Sunday, June 15, 2008

What not to do as a DBA

Here are some tips for what not to do as DBA – Newbie or not!

1. Rebuild an index in working hours
This will hit disk I/O very heavily. It is rarely useful to do this during normal working hours, so always schedule it for the evening or overnight - that is, during the period of lowest user activity. Difficult if you work in a 24/7 environment like myself. Look for maintenance window !

2. Stopping the database engine without warning
Why? Lots of frustrated users and a telephone (helpdesk or yours) that won't stop ringing. Trust me I’ve been here – inadvertently shutting down database servers without informing the application users is a cardinal sin!

3. Performing a service pack upgrade during working hours
Usually this involves re-starting the core database engine. Don't do it, again it'll annoy many people. And besides that’s what overtime is for. Follow the Change control !

4. Running test queries against live servers
Do you really know how long they'll run for or how much disk I/O they will demand? I thought not! Again, past experience has led me to be extremely cautious in this department. Test, test out on Development/ Test environment before hitting on Production always !

5. Being arrogant towards other teams in the department
Why? A few can be a complete pain, but explaining to them the issues and trying to work towards a good working compromise is usually more productive than treating them unsympathetically. Likewise the helpdesk guys - you need each other. Foster good relationships with your work colleagues, in the long term it pays dividends.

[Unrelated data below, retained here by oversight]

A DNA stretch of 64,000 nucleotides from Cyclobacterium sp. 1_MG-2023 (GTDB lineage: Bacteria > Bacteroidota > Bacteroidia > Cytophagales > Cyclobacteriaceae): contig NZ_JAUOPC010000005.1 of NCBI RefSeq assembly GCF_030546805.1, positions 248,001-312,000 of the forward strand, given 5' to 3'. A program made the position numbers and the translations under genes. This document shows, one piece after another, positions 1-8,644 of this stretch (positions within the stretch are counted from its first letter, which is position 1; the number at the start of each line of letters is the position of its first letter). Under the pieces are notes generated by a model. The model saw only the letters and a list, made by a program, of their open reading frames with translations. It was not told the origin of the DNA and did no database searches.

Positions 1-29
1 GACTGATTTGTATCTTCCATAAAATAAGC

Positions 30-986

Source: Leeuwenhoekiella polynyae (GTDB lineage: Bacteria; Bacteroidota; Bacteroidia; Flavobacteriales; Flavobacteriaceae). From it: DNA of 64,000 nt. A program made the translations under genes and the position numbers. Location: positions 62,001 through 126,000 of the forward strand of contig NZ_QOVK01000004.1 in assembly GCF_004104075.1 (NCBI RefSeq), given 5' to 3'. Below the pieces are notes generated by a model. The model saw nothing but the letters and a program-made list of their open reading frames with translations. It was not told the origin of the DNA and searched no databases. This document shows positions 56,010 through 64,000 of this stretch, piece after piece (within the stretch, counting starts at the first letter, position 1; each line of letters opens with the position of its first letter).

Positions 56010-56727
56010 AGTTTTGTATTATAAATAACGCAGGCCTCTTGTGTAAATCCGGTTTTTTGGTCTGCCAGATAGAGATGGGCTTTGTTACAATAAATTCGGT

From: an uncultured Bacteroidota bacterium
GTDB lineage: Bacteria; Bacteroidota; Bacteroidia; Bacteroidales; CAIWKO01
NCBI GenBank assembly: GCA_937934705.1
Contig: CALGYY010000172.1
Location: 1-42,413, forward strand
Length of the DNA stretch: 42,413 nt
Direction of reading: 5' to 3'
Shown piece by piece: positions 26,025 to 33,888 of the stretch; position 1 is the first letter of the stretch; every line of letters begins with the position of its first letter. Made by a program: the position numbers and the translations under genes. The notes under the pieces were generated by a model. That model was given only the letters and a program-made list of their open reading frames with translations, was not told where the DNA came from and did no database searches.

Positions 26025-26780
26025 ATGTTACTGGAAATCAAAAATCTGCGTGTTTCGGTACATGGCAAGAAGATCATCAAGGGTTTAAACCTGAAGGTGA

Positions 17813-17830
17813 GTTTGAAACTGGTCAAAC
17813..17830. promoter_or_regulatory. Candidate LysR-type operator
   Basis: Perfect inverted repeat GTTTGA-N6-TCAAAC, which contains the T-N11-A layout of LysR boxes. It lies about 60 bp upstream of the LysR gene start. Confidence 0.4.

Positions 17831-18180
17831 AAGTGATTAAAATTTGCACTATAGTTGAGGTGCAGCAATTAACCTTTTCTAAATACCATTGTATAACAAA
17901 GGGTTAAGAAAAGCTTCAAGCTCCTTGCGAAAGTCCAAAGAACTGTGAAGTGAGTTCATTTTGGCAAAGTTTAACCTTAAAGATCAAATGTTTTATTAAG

6. Backing up during working hours
Again it's all about disk I/O. It serves the backup or it serves your users. If you have to do it, look at differentials or transaction log backups: they take less time and reduce dropped connections as a result. I’ve recently had to change from full to differential backups because of space restrictions too. Alternatively, monitor the server and talk to your users/tape guys about the best time to perform one - but only if you really have to.

7. Executing patches/updates against live data
You are kidding, right? At the very least, test it against a live copy, and backup the live database before you apply it. And if possible have a regression script which will allow you to back out the updates if reverting to a backup is not possible. In my experience when users say they have confirmed and tested everything is ok – they haven’t really, give it 3/4 days later – they’ll spot something else!

8. Not securing your database servers
Get clued up on security. Your organisation may have its own Information Security Officers like mine; define user roles and password retention policies etc

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